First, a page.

The brilliant colors of butterfly wings reveal much about aesthetics, evolution, and engineering. How do their patterns provide protective camouflage in tropical rain forests? How is nanotechnology using the waterproofing properties of butterfly colors to fabricate energy-efficient materials for buildings? In this panel discussion, Penn researchers discuss how their scientific and technological work imitates nature.
Using holographic lithography, Shu Yang and her Penn research team recently developed a material that mimics the iridescent and water-resistant qualities of butterfly wings. Applying this innovation, they developed a superhydrophobic coating that can be sprayed onto any surface. The solution contains nanoscopic particles that add a nearly invisible layer of roughness to a surface. Among other things, this highly water resistant coating is now being used on solar panels to keep them drier, cleaner and more efficient.
In 2004, Shu Yang was named one of the World's Top 100 Innovators Under 35 by MIT Technology Review. In 2006, she received the prestigious Faculty Early Career Development Award from the National Science Foundation. And in 2011, she was selected by the National Academy of Engineering to present at the Japan-America Frontiers of Engineering Symposium. In addition to being widely published, Dr. Yang holds over 20 patents, issued or pending.
Daniel Janzen is an evolutionary ecologist, biologist, and conservationist renowned for his pioneering work in tropical ecology and the conservation of endangered tropical ecosystems throughout the world. A former director of the US Fish and Wildlife Service, he divides his time between Penn, where he teaches biology, and his research and field work in Costa Rica. In Costa Rica, he serves as technical advisor to Area de Conservacion Guanacaste (ACG), a 165,000 hectare government/private hybrid conservation area. He is also president of the Guanacaste Dry Forest Conservation Fund (GDFCF), the US-based NGO for ACG.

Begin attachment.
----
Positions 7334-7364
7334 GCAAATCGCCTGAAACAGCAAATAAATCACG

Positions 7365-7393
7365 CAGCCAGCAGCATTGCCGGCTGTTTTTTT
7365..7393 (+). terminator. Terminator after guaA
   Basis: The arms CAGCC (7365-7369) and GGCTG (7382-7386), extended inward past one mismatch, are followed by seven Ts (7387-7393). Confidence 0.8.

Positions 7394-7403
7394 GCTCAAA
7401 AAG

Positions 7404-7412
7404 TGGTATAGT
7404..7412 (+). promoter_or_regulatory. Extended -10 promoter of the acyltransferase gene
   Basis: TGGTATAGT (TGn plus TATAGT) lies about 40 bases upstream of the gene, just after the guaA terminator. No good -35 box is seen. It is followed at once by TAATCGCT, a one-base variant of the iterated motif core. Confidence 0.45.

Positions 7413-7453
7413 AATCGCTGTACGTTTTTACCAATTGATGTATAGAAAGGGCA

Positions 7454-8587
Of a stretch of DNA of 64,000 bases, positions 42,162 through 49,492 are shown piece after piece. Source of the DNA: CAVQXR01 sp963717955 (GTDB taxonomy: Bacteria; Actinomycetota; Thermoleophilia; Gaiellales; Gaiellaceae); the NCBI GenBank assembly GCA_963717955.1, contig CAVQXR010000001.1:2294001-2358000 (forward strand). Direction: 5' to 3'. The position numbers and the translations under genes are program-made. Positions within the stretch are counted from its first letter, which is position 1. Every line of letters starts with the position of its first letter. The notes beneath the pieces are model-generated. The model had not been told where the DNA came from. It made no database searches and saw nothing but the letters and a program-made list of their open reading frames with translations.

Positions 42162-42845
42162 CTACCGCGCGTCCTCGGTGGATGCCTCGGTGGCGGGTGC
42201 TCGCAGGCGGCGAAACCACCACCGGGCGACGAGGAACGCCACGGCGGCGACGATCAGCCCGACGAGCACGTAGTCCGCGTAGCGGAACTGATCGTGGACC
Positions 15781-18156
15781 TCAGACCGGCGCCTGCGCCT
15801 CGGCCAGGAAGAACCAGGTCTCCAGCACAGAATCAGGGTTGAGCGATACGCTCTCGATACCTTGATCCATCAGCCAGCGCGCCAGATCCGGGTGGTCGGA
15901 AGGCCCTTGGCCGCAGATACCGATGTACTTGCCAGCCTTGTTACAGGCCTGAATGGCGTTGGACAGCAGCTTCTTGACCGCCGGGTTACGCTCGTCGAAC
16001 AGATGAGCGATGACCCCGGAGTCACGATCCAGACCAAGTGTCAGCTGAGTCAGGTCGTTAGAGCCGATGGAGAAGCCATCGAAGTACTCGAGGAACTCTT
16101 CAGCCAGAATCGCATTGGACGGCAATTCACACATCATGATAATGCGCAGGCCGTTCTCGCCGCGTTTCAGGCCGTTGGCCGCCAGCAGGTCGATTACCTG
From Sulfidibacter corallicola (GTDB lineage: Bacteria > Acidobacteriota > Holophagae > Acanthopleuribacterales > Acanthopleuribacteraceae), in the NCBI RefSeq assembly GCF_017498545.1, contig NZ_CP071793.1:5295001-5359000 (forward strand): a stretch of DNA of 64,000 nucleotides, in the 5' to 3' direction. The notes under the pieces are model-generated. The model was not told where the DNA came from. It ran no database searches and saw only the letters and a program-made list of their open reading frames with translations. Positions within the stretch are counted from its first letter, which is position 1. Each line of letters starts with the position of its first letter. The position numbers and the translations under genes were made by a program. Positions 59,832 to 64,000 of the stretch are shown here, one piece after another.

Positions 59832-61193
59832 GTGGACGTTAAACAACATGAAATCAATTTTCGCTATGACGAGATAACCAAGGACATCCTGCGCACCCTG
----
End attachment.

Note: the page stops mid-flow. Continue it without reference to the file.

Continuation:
He and his wife, Winnie Hallwachs, are currently working to further the CBOL (Consortium for the Barcode of Life) and iBOL (International Barcode of Life) efforts to DNA barcode all species of the world for their identification and species discovery by anyone anywhere at any time. Janzen is also an international authority on the taxonomy and biology of tropical caterpillars, and is a member of the US and the Costa Rican National Academy of Sciences, and recipient of the Crafoord Prize (1984), the Kyoto Prize (1997), and BBVA Prize (2012).
John Tresch is an historian of science and technology. Trained in anthropology and philosophy, his work explores the diversity of the sciences, especially in their interactions with other cultural formations. He focuses on connections between cosmology, experience, social order, and ritual; changing methods, instruments, and disciplinary arrangements in the sciences, arts, and media; and shifting definitions of the rational and real.
His book The Romantic Machine, which is set in France before the revolution of 1848, examines intersections between romanticism, science, industry, and utopian politics. It won the 2013 History of Science Society's Pfizer Award for Outstanding Book and was named one of the Best Books of 2012 by The New Museum in New York. His forthcoming book, Poe's Machinery: Twisted Visions, Incredible Facts, and the Forging of US Science, shows Edgar Allan Poe's technical obsessions in the light of the efforts of scientists to institute authority over knowledge. Tresch is also working on the study of cosmograms as a tool for comparative cosmology, notably in the Anthropocene and the digital age; as well as a study of contemporary neuroscience in its encounters with contemplative practices.
Tresch has held fellowships at Columbia's Society of Fellows in the Humanities, Northwestern, the University of Chicago, the Max Planck Institute for History of Science, the Huntington Library, and the Cullman Center at the New York Public Library.